The second aspect of business intelligence is to extract data from your repository and process the data in ways that enhance its value. Reporting and visualization help people make sense from large volumes of data. Brainstorming on the reporting you would like to see can inform the data model as well, because you cannot report on data you are not tracking.

Here are five top benefits of business intelligence for a nonprofit:

  1. Delivers a single source of truth. You cannot have reliable business intelligence if you have multiple data sources which are inconsistent. For example, tracking metrics in a collection of spreadsheets invites inconsistency and makes reporting difficult. The single source of the truth is called a system of record. It does not mean that you will only have one system in your entire organization, but rather that for each type of data there is an authoritative source. For example, your enterprise resource planning (ERP) or accounting system is the system of record for income and payments. Other systems which feed data to the ERP or consume financial data rely on integrations to the ERP. A membership system may be the repository for names and addresses of individual contacts.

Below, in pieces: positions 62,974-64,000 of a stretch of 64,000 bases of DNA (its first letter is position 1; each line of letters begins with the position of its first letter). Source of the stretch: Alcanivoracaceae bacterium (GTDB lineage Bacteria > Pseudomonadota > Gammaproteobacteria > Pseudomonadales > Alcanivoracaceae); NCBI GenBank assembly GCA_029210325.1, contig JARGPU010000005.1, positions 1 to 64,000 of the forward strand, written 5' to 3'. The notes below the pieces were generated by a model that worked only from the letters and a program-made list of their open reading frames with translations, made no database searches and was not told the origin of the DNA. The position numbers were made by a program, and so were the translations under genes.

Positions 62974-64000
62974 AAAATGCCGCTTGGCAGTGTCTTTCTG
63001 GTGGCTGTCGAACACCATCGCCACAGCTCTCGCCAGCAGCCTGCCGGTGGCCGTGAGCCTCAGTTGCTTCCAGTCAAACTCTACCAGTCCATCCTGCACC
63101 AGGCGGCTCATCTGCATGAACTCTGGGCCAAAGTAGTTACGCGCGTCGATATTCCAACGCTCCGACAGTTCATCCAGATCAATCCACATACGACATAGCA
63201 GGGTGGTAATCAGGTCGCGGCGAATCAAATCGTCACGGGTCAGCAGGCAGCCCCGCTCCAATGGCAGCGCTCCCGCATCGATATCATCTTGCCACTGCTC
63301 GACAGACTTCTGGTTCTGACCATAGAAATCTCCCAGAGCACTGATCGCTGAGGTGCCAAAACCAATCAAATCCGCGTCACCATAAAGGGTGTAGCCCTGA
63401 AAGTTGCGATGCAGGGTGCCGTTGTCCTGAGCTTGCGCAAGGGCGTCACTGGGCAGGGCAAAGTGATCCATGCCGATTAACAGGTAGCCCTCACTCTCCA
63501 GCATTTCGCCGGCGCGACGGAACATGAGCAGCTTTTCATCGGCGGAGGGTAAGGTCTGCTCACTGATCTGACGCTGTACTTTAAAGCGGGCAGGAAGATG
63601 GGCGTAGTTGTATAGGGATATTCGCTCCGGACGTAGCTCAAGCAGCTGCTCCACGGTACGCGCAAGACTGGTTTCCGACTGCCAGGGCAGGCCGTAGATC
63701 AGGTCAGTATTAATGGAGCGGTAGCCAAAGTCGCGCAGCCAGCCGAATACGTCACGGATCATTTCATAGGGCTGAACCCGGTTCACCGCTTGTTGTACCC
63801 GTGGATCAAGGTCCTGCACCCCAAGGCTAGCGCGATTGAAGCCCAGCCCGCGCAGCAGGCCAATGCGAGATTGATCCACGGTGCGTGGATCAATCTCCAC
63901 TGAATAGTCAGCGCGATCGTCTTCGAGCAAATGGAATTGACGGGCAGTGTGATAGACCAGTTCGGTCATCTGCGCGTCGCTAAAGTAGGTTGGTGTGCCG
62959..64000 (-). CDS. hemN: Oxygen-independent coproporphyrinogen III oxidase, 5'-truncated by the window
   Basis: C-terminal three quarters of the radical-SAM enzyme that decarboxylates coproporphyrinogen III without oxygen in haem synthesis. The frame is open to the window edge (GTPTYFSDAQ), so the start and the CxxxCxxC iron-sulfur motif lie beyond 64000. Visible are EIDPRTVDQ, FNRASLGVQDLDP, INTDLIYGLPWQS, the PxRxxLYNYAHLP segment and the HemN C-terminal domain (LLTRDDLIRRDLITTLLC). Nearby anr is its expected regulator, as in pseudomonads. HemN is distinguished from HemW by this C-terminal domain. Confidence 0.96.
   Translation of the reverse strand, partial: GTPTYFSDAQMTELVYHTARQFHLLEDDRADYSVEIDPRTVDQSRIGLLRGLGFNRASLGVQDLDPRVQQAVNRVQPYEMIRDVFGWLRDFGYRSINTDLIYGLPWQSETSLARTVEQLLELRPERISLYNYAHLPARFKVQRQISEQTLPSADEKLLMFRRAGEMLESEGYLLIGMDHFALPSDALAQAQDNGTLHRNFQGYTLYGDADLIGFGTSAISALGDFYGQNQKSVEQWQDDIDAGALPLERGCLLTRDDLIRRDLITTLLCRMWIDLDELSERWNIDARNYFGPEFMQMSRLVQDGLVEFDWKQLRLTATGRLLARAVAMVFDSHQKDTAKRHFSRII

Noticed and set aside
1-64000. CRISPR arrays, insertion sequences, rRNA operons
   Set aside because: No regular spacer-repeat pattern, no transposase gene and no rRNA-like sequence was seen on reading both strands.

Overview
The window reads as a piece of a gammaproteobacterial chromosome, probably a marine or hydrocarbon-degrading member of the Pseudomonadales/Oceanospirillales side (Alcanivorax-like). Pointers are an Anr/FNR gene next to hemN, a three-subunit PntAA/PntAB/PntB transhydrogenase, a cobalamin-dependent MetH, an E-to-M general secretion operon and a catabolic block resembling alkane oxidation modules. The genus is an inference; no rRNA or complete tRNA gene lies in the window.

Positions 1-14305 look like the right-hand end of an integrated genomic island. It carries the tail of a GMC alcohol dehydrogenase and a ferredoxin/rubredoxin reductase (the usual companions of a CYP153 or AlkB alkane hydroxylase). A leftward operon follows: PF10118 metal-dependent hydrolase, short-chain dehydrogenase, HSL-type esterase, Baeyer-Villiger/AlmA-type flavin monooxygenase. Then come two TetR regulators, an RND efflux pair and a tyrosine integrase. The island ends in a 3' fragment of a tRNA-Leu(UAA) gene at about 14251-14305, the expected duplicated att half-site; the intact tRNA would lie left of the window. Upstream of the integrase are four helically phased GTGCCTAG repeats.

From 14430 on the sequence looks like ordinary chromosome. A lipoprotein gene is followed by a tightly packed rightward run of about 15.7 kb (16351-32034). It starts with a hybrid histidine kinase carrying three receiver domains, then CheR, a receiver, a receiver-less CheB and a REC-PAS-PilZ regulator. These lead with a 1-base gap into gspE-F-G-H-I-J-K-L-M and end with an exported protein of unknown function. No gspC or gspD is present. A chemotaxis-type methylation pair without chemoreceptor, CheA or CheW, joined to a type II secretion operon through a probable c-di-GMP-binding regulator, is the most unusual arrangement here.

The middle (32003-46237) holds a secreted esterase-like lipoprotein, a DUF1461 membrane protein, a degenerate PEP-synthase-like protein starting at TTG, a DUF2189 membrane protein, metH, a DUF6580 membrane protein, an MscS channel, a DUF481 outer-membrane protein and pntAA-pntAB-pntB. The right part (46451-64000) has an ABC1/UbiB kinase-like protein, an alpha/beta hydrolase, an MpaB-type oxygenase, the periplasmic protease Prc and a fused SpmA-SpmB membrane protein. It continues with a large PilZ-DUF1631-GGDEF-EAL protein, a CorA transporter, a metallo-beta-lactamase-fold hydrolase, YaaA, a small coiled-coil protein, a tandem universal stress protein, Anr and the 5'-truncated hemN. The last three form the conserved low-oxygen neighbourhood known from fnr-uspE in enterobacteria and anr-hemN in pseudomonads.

2. Reinforces the organizational mission. Dashboards provide a frequent reminder of performance and can change the behavior of users through constant feedback. Some say that “people respect what you inspect” so the dashboards shine a light on the true health of the organization. This means that you must choose your metrics carefully to channel effort in the best direction.